challenge 4 art #4...


The Challenge 4 Art group theme for this quarter was "SPACE". I decided to do a straight interpretation and was inspired by galactic nebula which are interstellar rings made of dust clouds and gases. You can see lots of beautiful images here.


While the most photographed examples are quite bright, the majority are subtle in color. I cut out rings backed with fusible interfacing.


After adhering them to the background, I used a decorative stitch in grey thread to finish the edges and blend them with the background.


The quilting is echo on the black only to accent the rings.


I was really taken with Amy's beautiful handwork for "WINTER" in our last challenge and was going to embroider stars. In the end I decided to keep the quilt very abstract, low contrast and moody.

Check out what LisaAmy and Claudia created for "SPACE"!



Lily's Quilts

Saturday, February 22, 2014

less ironing...


One of the peculiarities of being a textile person is that I'll spend hours pressing, steaming and blocking hand knits, newly sewn seams or the most fiddly quilt blocks but hate ironing ready made clothing. Since Mary Ellen Best Press is a great alternative to starch, was curious to try "I Hate Ironing" on one of my husband's shirts and some badly wrinkled fabric scraps.

You spray the wrinkled item, smooth with your hands and hang to dry or lay flat in the case of my test scraps. The product is non-toxic and biodegradable. It worked really well on the scraps but I was more interested in the clothing test of the dreaded men's shirt.  Here is the shirt before:


And the fairly fantastic after!


For a dress shirt you would definitely want to break out the iron but for casual attire or last minute pressing this product is a worthy addition to the laundry room.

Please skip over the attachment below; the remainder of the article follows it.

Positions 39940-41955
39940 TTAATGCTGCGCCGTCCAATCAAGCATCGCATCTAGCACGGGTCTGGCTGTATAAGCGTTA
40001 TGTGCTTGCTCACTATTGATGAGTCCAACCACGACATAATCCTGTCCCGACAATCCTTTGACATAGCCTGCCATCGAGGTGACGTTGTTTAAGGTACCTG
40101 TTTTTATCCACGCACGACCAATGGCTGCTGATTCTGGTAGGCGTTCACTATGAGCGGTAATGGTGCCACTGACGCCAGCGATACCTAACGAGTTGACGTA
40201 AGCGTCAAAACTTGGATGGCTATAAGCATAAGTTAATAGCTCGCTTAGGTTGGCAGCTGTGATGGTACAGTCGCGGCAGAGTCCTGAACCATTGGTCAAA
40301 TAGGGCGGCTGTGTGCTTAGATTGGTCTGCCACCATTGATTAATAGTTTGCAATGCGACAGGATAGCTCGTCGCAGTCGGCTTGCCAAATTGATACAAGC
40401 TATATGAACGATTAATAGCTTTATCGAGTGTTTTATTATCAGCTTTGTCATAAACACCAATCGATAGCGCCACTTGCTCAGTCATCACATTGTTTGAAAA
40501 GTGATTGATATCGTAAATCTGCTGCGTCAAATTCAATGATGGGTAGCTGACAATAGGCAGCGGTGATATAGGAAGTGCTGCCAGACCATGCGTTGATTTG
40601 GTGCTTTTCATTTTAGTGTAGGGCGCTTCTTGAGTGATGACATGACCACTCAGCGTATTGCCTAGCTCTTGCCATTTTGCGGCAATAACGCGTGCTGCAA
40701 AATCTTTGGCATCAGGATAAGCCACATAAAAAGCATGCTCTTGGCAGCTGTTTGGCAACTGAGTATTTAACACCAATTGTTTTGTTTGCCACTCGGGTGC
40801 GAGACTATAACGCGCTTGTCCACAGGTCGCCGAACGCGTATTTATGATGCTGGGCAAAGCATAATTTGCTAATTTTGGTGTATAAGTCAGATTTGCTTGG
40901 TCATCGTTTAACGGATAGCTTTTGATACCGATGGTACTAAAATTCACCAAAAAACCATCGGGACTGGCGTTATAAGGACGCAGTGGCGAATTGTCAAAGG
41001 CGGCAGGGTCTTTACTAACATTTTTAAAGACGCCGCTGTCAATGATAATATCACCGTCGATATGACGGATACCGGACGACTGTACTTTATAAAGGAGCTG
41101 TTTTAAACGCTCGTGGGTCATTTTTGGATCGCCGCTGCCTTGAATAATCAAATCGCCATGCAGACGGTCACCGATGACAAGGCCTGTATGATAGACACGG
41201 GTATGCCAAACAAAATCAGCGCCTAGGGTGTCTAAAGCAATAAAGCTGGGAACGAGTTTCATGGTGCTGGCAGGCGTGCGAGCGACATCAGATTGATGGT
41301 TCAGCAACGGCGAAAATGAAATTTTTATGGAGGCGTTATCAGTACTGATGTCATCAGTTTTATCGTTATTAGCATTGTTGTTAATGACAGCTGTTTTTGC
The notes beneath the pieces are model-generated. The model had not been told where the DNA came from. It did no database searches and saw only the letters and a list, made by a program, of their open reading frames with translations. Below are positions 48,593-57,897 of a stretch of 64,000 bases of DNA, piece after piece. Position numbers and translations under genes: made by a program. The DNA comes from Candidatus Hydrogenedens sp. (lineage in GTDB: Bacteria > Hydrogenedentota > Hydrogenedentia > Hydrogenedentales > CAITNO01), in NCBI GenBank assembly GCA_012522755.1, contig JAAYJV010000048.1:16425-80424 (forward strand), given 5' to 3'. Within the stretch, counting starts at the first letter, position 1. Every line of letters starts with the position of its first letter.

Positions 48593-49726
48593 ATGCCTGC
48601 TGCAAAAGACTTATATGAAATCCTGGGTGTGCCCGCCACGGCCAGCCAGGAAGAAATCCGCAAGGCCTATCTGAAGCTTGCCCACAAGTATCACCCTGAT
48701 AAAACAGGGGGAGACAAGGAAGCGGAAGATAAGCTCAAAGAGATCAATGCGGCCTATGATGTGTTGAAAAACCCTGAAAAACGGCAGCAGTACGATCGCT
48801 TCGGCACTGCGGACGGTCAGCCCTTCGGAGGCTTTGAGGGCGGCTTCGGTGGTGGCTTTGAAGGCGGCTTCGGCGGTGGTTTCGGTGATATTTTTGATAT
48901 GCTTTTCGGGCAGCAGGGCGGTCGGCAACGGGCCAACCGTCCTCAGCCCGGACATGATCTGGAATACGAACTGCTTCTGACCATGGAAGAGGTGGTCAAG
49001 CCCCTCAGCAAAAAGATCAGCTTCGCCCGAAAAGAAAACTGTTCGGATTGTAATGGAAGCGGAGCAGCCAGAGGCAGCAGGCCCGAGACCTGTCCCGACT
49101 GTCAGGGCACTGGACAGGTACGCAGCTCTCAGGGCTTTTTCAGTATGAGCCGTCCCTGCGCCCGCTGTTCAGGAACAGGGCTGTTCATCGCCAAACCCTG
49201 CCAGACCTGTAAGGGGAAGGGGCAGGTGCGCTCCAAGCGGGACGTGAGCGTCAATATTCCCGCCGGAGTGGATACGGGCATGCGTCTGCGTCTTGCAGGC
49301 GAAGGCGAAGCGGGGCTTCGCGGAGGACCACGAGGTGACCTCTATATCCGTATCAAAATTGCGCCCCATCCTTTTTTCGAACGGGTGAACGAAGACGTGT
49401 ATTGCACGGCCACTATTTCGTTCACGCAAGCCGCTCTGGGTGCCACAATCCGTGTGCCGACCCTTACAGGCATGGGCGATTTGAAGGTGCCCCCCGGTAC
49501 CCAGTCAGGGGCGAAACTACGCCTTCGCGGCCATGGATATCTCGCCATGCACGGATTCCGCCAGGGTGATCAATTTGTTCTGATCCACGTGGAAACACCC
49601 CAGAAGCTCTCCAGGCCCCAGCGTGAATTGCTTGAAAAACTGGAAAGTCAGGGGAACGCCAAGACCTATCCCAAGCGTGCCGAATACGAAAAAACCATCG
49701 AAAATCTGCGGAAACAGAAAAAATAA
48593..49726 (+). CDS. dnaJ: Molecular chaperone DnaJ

Sunday, February 9, 2014

wearable art...


Found this interesting Christian Lacroix outfit at 1st Dibs and it got me thinking about wearable art. This ensemble is from the 90's and is made of elaborately quilted and embroidered patchwork silks. Last year Material Obsession was selling some exquisite kantha coats which were very tempting. At textile shows, I've seen some beautiful quilted kimono style jackets and some less successful sweatshirt conversions. Have always avoided making anything like them as I am rounder than I'd like to be and have never met a "slimming" quilt. May need to rethink my prejudice. Have any of you ever made quilted clothing? Wearable art-tacky or tremendous? Thoughts?






Saturday, February 1, 2014

vintage beauty...



Am sewing away but on two top secret projects for other people so unfortunately I can't show what I've been up to. Instead, here is a beautiful antique quilt made in the 1870's and ripe for re-interpretation (or purchase if you are feeling flush!). Since I'm obsessed with sewing all my strings and scraps together to make fabric these days, those strips and crazy pieced flying geese are particularly inspiring...



Monday, January 20, 2014

focus 2014....